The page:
Over at KevinMD there’s a great post by Richard Gunderman (Chancellor’s Professor, Indiana University) and James Lynch (Dean of Admissions, University of Florida College of Medicine). In the post they authors bemoan the fact that informed consent documents have become impenetrable aggregations of legalese in comprehensible to almost everyone.
However, the authors only hint at the most important point. Informed consent is the mutual understanding arrived at between two entities. Informed consent may be guided by the massive document to which the authors refer. The document may be used to memorialize the agreement. But, the document is not the agreement.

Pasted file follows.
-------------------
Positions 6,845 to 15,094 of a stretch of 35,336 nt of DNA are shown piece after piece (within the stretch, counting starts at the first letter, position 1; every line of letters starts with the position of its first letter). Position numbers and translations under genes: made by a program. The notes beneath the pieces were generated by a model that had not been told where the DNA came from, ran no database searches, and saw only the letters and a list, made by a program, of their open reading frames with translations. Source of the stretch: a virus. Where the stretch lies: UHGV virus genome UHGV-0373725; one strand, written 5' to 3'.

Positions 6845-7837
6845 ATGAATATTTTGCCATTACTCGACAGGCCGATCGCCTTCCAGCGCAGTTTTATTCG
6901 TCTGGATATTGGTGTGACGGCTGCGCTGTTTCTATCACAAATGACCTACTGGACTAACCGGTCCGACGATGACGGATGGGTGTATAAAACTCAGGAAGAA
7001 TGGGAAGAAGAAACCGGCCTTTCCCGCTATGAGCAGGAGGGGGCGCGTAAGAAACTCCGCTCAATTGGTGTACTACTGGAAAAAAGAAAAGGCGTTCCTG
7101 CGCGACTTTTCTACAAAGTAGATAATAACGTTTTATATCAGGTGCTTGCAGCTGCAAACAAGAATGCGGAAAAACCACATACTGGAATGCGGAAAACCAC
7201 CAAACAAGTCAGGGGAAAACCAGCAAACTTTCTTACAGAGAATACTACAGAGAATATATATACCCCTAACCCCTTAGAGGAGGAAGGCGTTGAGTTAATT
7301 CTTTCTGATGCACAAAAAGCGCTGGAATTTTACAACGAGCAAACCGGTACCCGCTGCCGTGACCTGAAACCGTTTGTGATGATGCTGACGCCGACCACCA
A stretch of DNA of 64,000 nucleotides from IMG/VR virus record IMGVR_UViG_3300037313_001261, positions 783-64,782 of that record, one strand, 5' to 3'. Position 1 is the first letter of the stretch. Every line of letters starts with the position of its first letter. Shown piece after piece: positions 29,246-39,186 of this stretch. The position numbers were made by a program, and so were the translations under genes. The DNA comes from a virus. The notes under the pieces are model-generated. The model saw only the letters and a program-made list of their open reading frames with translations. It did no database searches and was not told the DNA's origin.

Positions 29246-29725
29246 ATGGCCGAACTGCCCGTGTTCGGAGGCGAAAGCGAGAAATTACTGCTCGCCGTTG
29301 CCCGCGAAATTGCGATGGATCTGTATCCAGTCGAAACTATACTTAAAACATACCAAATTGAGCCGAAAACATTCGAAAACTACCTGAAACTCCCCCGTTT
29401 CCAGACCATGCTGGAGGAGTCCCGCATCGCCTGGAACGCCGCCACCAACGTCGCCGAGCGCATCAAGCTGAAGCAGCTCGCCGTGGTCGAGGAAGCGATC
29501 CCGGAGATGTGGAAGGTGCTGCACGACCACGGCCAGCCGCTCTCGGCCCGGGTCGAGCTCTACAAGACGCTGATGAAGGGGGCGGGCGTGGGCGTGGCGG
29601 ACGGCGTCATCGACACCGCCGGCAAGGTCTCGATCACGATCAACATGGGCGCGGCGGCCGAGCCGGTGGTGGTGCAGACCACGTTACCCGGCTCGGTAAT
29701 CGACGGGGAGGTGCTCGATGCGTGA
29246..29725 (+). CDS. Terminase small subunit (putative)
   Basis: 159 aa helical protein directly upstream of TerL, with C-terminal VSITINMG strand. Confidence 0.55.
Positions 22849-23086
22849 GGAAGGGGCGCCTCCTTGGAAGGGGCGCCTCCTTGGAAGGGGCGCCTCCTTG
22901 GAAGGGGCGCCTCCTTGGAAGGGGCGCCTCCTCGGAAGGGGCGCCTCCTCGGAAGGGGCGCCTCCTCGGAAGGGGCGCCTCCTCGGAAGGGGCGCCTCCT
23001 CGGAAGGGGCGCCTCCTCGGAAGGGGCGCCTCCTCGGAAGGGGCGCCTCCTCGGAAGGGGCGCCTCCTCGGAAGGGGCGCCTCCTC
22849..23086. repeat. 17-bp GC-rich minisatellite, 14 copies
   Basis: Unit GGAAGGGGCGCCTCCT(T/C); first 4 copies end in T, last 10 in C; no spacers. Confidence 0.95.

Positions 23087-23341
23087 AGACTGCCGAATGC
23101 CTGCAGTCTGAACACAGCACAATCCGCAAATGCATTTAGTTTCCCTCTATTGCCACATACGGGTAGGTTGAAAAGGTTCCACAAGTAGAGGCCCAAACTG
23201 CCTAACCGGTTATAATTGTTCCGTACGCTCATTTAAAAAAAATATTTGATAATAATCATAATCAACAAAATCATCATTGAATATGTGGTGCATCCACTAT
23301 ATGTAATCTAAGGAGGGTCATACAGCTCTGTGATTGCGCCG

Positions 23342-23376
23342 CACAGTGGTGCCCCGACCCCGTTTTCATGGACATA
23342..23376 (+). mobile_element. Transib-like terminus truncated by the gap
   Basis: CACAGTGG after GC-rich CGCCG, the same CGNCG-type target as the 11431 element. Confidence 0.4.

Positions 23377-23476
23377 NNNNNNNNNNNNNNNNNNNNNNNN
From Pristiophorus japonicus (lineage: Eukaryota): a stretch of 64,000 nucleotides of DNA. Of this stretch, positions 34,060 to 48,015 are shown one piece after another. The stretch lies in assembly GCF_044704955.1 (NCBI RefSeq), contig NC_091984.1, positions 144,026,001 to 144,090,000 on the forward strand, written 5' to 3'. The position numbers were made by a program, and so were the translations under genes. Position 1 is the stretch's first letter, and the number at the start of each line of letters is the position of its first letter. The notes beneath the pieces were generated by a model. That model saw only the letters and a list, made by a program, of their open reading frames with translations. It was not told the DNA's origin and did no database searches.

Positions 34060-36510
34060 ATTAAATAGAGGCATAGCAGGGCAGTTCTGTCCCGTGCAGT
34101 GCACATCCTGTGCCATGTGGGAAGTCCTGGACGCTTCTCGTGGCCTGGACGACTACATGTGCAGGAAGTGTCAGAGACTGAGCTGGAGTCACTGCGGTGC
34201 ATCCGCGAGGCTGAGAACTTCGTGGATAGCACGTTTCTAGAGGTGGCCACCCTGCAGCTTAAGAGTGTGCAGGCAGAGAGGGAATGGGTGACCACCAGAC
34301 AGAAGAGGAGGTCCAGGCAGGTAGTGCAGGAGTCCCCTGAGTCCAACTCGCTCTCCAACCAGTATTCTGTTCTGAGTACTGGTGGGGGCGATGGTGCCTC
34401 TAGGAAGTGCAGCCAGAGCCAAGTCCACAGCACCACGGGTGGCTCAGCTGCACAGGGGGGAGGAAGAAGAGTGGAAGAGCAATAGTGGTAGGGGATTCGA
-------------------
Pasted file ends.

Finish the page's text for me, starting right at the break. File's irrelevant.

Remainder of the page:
The authors refer to a 30+ page “informed consent” document for a cancer study. The average person would find the document entirely incomprehensible. But, the average person might actually sign the document because (s)he believes that the study might offer improved opportunity for survival. The belief is frequently without merit.
Patient have a right to question the care they receive. In particular they should question experimental care. The most important thing any patient should realize-
The purpose of research is NOT to improve your health. The purpose of research is to advance medical knowledge and possibly the career of your physician.
Medical researchers have an irremediable conflict of interest and this conflict of interest will not be in the “informed consent” document. But this conflict of interest may well compromise your health and safety.